Too liberal
Bernie Sanders — 45%
Elizabeth Warren — 43%
Pete Buttigieg — 13%
Joe Biden — 8%

Not liberal enough
Joe Biden — 30%
Pete Buttigieg — 25%
Elizabeth Warren — 16%
Bernie Sanders — 11%

Whatever happens with Elizabeth Warren and her newly detailed Medicare-for-all transition plan, we know what happened during its genesis: She fell out of the Democrats' sweet spot. Until October, Warren was generally viewed by primary voters as a markedly more pragmatic candidate than Sanders. Her rhetoric solidified that: He called for political revolution and an end to billionaires, while she had a 2-cent wealth tax and defined herself as a capitalist. The attack on Medicare-for-all, led by the insurance industry but echoed by some Democratic candidates, hurt Sanders more than Warren in early states.

After a month of plans that make Warren's design clear — a massive expansion of Medicare at the start of her presidency, followed by a phaseout of private insurance — she is viewed as more liberal than before.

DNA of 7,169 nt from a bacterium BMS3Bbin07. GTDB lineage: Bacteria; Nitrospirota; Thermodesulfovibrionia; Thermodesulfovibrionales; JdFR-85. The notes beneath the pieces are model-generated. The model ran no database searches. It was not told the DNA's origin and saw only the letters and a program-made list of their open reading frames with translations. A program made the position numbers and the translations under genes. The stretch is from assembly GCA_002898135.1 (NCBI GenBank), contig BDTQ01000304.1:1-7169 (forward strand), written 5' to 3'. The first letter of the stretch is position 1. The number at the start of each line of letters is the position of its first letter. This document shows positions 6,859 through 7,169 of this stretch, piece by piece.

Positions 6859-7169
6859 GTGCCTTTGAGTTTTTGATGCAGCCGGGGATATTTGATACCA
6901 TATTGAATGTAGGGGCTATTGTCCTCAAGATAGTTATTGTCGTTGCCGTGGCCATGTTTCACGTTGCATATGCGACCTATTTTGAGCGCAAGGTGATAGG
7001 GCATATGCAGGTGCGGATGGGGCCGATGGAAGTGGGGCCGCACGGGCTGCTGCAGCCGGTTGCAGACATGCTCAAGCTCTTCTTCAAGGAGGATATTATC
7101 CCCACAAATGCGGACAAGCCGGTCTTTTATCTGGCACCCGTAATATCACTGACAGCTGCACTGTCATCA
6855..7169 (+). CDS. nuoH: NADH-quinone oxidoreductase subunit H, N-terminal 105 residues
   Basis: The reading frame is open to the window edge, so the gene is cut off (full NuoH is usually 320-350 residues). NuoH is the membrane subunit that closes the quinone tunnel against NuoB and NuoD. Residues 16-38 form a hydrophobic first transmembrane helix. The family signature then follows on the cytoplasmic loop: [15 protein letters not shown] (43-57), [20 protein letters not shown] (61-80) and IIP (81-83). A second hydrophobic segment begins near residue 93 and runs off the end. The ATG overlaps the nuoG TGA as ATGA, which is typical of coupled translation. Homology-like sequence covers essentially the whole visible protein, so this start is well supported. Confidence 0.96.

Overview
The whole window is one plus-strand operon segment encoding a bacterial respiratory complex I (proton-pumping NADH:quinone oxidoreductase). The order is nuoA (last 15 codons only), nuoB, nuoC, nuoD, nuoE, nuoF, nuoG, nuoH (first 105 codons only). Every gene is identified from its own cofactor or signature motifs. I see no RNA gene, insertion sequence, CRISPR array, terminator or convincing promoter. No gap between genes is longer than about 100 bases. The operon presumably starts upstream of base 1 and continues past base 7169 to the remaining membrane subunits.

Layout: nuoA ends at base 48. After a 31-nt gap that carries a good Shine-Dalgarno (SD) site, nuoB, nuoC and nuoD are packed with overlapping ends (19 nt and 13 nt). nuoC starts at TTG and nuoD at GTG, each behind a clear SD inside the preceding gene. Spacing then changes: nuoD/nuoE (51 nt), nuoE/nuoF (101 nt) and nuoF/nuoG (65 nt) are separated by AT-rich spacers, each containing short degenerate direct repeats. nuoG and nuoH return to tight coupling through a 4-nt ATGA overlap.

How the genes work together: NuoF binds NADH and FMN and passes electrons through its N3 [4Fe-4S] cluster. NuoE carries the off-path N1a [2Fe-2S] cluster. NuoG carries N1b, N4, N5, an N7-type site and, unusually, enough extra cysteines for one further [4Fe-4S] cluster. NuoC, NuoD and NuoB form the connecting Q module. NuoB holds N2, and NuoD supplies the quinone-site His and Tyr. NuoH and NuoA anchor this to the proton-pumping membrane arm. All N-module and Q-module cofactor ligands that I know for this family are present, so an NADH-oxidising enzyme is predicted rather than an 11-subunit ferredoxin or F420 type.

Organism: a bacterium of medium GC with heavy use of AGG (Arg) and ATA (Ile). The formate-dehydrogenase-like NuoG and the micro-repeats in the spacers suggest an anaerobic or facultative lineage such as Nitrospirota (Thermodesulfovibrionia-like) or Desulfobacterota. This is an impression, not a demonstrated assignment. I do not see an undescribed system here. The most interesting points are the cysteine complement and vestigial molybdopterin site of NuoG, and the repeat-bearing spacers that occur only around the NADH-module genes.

Elizabeth Warren. She introduced her own transition plan for Medicare-for-all, which differs from the one offered by Bernie Sanders: It would use the budget reconciliation process to start expanding Medicare and automatically enrolling the uninsured in the system. “Unlike public option plans,' Warren wrote, “the benefits of the true Medicare for All option will match those in the Medicare for All Act. This includes truly comprehensive coverage for primary and preventive services, pediatric care, emergency services and transportation, vision, dental, audio, long-term care, mental health and substance use, and physical therapy.”